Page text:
For Foreigners: – A copy of passport and visa is submitted at the time of entry. But originals have to be shown at the time of taking permit.

      DO’s in the Forest
      • Obtain entry permit before entering into the park.
      • Carry Walking shoes, hat/ear guard, sunglass, mosquito repellant, personal medication, woolen garments in winter(October-February) & light cotton garments in summer(March-September)
      • Observe perfect silence while moving in the Sanctuary.
      • Keep your eyes and ears open to observe nature at its best.
      • Use biodegradable containers to carry your eatables. Do not throw the leftover in the rivers ever. Ask the boatmen and they will help you dispose them.
      • Carry sufficient drinking water always
      • If possible, carry a binocular to observe birds and other small animals.
      • Obey the rules and regulations of the park. Violation of these can lead to prosecution or fines or both
      DON’T’s
      • Do not feed animals in the forest or at breeding centre. You can be prosecuted or fined for this or both.
      • Do not go to the forest getting drunk. Do not drink intoxicating materials on boat also. This can prove dangerous to your life.
      • Do not tease animals. It keeps animals under stress and they may turn aggressive.
      • Do not use blaring musical appliances. It disturbs the animals and against rules
      • Do not venture out at night. It might be dangerous.
      • Do not cook food inside the park. It is punishable and it may lead to forest fires
      • Do not go too close to the water in any case. There might be a lurking Crocodile and your life can be in danger
      • Do not carry firearms and explosives – It is punishable.
      • Do not carry meat and meat products. It is prohibited.
      • Do not pluck flowers, fruits or any other plant parts.

      Above all, do not use plastic and plastic derivative containers – it may cause health hazard to animals. Be responsible tourists.

  • Accommodation
    • Sunderban Village Resort

      Sunderban Village Resort is a mirror of Bengal beauty, simplicity, and honest hospitality. Located between river and green paddy fields in the Southern Deltaic region of West Bengal at Pakhiralaya adjacent to Dayapur Jetty Ghat The Resort represents the finest eco-system of the Sunderbans and exclusively run to serve the livelihoods of local poor people.

      Our Resort has seven luxurious cottages with one king sized and one queen sized bed in each room. One is a specially designed honeymoon cottage adding to the grandeur of the natural environment. There are two dormitories and all our accommodation have attached western type washrooms and provide basic amenities such as running water. Electricity ( solar & soundless generator), cleanliness and comfort. Hot water can also be provided as per the requirement of the guests. The cottages are scattered around a beautified pond full of lotuses.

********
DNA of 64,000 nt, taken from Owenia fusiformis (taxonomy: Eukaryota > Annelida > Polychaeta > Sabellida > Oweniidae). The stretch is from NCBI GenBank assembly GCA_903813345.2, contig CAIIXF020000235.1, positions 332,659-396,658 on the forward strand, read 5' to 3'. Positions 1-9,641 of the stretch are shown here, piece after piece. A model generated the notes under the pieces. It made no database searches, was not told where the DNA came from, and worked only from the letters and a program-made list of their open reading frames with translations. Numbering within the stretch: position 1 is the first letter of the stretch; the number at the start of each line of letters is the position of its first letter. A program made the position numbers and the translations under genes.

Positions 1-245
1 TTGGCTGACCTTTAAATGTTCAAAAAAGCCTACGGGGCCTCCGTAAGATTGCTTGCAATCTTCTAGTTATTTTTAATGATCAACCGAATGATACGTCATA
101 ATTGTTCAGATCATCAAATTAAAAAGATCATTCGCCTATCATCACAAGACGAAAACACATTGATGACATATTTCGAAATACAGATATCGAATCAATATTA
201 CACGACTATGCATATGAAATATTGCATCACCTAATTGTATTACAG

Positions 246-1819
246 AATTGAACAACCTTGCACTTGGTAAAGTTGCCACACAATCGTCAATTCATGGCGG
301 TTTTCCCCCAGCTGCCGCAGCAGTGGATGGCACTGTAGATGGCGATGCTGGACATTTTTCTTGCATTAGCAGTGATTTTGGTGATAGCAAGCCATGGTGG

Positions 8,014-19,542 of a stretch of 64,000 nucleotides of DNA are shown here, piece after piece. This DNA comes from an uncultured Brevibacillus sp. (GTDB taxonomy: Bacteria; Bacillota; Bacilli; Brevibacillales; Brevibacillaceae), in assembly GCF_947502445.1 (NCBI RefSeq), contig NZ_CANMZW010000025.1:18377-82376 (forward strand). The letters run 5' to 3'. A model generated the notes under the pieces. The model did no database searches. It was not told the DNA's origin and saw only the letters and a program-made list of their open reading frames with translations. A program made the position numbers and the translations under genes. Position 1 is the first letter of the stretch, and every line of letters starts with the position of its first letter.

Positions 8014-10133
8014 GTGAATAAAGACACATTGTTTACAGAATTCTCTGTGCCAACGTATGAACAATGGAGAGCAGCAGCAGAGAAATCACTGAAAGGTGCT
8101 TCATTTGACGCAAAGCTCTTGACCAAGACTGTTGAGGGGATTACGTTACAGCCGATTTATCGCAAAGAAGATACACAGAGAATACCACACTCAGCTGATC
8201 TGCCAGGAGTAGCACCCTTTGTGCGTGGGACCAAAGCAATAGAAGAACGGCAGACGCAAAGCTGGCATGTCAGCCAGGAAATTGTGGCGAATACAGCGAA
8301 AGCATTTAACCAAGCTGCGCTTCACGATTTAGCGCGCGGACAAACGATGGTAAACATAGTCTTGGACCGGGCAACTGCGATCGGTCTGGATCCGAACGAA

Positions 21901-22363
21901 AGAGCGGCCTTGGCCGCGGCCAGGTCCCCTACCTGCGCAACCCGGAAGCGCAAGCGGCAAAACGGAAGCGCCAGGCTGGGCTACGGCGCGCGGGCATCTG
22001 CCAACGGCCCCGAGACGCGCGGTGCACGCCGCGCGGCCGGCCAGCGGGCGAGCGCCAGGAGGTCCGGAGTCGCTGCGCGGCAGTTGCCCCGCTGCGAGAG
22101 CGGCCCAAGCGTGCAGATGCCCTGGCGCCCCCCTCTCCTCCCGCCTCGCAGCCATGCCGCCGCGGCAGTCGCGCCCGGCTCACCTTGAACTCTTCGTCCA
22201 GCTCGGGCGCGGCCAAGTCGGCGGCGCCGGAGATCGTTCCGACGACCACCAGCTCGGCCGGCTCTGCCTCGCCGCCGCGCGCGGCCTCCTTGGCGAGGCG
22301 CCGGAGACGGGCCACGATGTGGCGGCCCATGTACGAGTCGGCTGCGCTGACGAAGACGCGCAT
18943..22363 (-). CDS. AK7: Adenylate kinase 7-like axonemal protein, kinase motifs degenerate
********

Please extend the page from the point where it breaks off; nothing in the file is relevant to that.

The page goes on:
Dining:

      We have the dining hall in the open natural environment connected by pathways and bamboo bridges with the cottages Sunderban Village Resort offers all those facilities that is expected from a resort-and more. Guests can please their taste buds with the buffet style “carte du jour” prepared by our local chef who offers delicious home cooked meals, be it local Bengali cuisine, Chinese or continental.
      Or one may go for the “al-a-carte” menu, which offers a special seafood section comprising local fishes (Bhetki, Pomfret, hilsa, parse); crabs and prawns that have been specifically harvested for consumption, without affecting the ecological balance..

      Activities:

      To maintain the noise free, pollution free and echo-friendly atmosphere, Biking is a wonderful option to take a tour around the village and meet local inhabitators. Bicycles are available on hire at the resorts. Please contact the resort Coordinator or our staff if you wish to hire a bike . But, one should be prepared for a bumpy ride as the roads are not paved, and always carry a map of the village. If guests want to buy any souvenir, packed or packaged local items or produces, please contact the person in charge at the resort. Please ask for the pricelist before making any payment.

      The people at the Resort:

      Excepting the Project Coordinator and the Specialist Guide, all the guides and staffs at the Resorts and boats are from Pakhiralaya and its adjoining villages. They are permanently employed and have received training in Village Hospitality basics.